With readers around the world embracing novels like ALL THE LIGHT WE CANNOT SEE, THE NIGHTINGALE, and EVERYONE BRAVE IS FORGIVEN, it’s clear that I’m not the only one who loves stunning and beautiful World War II fiction. Several months ago, I read GONE TO SOLDIERS by Marge Piercy and fell in love with its unique kaleidoscopic perspectives on the war. I have since been on a hunt for more World War II fiction that portrays the war from viewpoints outside of Europe. I have discovered many novels that show the war as it played out in Asia, America, and the Pacific. Here are just a few I most look forward to reading.
After a lifetime of keeping the terrible truth about her past a secret, Winnie finally tells her daughter about her life on a small island outside Shanghai during World War II, detailing both the happy and desperate events that led her to immigrate to America after the war.
Based on the true accounts of female entertainers who acted as spies during World War II, JASMINE NIGHTS is the story of one singer asked to help the British Secret Service in the Middle East—and of her love, a handsome fighter pilot back in the cockpit after being wounded during a crash.
While many know Kazuo Ishiguro’s THE REMAINS OF THE DAY and its film adaptation starring Anthony Hopkins and Emma Thompson, we also recommend A PALE VIEW OF HILLS. Told from the perspective of a Japanese woman living in England, this one is set during the aftermath of the war in Nagasaki.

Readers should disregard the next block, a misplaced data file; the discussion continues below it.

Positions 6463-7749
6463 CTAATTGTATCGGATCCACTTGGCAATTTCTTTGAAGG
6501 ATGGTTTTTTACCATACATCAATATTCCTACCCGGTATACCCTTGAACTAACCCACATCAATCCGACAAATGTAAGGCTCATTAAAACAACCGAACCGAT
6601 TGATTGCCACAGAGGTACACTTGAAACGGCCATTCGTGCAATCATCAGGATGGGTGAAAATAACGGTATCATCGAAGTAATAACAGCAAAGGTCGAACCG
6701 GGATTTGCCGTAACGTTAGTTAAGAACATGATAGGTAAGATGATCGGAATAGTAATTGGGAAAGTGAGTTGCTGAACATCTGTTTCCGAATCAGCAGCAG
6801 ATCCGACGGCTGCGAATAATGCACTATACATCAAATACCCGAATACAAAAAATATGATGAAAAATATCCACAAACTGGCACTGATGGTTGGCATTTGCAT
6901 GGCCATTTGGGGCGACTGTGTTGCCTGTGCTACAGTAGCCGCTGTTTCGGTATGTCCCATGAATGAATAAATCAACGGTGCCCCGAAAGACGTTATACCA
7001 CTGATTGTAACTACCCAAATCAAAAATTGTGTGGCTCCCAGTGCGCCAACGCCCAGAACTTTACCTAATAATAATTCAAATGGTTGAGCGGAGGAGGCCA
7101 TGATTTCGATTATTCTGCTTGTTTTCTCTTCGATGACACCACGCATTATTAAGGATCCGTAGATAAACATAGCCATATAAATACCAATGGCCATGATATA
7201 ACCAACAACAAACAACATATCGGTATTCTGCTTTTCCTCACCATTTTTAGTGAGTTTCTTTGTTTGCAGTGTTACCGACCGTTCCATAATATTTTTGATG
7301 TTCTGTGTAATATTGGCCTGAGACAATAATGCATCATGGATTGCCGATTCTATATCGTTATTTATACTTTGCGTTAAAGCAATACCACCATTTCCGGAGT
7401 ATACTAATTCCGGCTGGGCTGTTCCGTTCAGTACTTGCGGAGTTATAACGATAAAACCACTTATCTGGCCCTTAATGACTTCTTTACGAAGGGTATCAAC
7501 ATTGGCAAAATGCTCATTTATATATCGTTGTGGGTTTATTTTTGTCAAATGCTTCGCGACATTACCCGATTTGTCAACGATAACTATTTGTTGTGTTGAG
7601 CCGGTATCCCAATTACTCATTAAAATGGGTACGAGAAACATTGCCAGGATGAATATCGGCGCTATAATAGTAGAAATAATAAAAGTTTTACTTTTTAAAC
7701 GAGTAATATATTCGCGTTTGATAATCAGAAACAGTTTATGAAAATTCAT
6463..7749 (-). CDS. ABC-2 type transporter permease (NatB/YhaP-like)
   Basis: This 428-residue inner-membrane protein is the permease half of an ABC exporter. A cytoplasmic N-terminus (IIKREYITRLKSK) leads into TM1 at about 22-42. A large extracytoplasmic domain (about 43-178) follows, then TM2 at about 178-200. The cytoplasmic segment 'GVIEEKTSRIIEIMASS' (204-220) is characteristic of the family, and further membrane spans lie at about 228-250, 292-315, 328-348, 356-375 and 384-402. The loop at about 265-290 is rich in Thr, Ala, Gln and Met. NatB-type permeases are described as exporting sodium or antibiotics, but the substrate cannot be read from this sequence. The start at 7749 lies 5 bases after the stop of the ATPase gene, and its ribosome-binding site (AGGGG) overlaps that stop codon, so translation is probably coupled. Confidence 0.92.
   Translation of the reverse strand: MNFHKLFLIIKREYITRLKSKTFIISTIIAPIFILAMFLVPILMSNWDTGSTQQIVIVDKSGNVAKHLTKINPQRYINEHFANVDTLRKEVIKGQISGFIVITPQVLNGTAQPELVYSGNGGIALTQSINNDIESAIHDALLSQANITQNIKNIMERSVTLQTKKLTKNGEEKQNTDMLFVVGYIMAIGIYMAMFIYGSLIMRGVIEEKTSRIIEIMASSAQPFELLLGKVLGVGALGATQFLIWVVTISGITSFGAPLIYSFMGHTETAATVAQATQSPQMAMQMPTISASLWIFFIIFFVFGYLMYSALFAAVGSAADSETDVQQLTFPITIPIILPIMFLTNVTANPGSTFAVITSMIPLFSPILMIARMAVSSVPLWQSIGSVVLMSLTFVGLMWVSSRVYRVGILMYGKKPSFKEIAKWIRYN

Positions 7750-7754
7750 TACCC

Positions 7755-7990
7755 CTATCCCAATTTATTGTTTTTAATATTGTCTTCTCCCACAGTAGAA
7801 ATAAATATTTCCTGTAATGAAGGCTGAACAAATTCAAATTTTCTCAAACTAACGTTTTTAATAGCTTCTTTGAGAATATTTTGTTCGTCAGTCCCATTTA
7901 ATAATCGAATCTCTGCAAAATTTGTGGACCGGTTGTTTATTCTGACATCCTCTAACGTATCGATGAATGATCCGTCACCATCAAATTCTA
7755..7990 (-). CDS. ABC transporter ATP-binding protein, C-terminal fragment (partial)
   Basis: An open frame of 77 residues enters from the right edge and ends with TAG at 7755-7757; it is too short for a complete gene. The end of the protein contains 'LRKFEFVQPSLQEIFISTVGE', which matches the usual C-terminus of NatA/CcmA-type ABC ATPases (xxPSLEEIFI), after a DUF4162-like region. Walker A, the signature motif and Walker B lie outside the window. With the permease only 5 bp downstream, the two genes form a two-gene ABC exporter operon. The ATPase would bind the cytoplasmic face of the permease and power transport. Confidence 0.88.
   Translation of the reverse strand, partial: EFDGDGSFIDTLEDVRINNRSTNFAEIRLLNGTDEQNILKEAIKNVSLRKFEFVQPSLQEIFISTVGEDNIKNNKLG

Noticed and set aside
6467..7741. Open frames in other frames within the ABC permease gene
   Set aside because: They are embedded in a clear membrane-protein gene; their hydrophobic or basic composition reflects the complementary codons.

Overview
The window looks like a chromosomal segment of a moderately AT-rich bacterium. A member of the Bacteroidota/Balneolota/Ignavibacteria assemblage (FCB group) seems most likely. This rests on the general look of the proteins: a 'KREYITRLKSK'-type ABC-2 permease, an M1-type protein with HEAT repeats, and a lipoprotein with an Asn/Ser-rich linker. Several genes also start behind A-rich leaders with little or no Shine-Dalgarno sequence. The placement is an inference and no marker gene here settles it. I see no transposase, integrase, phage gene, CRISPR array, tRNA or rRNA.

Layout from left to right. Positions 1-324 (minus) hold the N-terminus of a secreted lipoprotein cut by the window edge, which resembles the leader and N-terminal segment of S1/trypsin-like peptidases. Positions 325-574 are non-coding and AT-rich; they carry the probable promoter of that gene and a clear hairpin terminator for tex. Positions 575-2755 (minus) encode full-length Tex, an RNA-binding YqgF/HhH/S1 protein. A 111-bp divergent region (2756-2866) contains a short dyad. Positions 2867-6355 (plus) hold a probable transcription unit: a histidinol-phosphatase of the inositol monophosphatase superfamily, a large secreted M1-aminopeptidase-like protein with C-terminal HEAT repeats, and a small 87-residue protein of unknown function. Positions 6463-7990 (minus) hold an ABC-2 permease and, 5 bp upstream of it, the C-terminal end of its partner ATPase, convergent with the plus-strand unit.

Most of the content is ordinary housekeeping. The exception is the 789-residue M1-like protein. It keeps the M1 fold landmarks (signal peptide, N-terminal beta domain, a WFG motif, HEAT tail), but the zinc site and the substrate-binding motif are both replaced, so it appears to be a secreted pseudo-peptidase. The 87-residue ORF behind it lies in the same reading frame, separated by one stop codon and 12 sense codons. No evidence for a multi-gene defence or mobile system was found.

Living in a small town thirty miles east of San Francisco, Suse Hansen is a young woman reconciling her growing knowledge of human nature with the horrors of the news reports she follows. The superbly written coming-of-age story shows the effects of the war on the American homefront.
This is the story of a young woman caught in radioactive “black rain” immediately following the bombing of Hiroshima, which led to periodic bouts of sickness and worry that her future children will also be affected.
When a Communist guerrilla leader and an American soldier are partnered on a dangerous mission behind enemy lines to fight the Japanese, they form an unlikely friendship. As the war ends, their bond is tested when America takes sides in the Nationalist-Communist civil war.
With the Japanese poised to invade Nanjing, the American dean of Jinling Women’s College decides to stay to protect the Chinese men and women who work there. Following the invasion, the school becomes a refugee camp for more than ten thousand homeless women and children, and the dean finds herself fighting on their behalf.
OBASAN tells the lesser-known story of the Japanese-Canadians who were forced into internment camps during the war. Told as flashbacks, this novel chronicles internment through the eyes of a child.
In December 1941, Los Angeles is gripped by war fever and racial hatred. After the horrific murder of a Japanese family, three men and one woman are drawn into a political firestorm as America stands on the edge of war.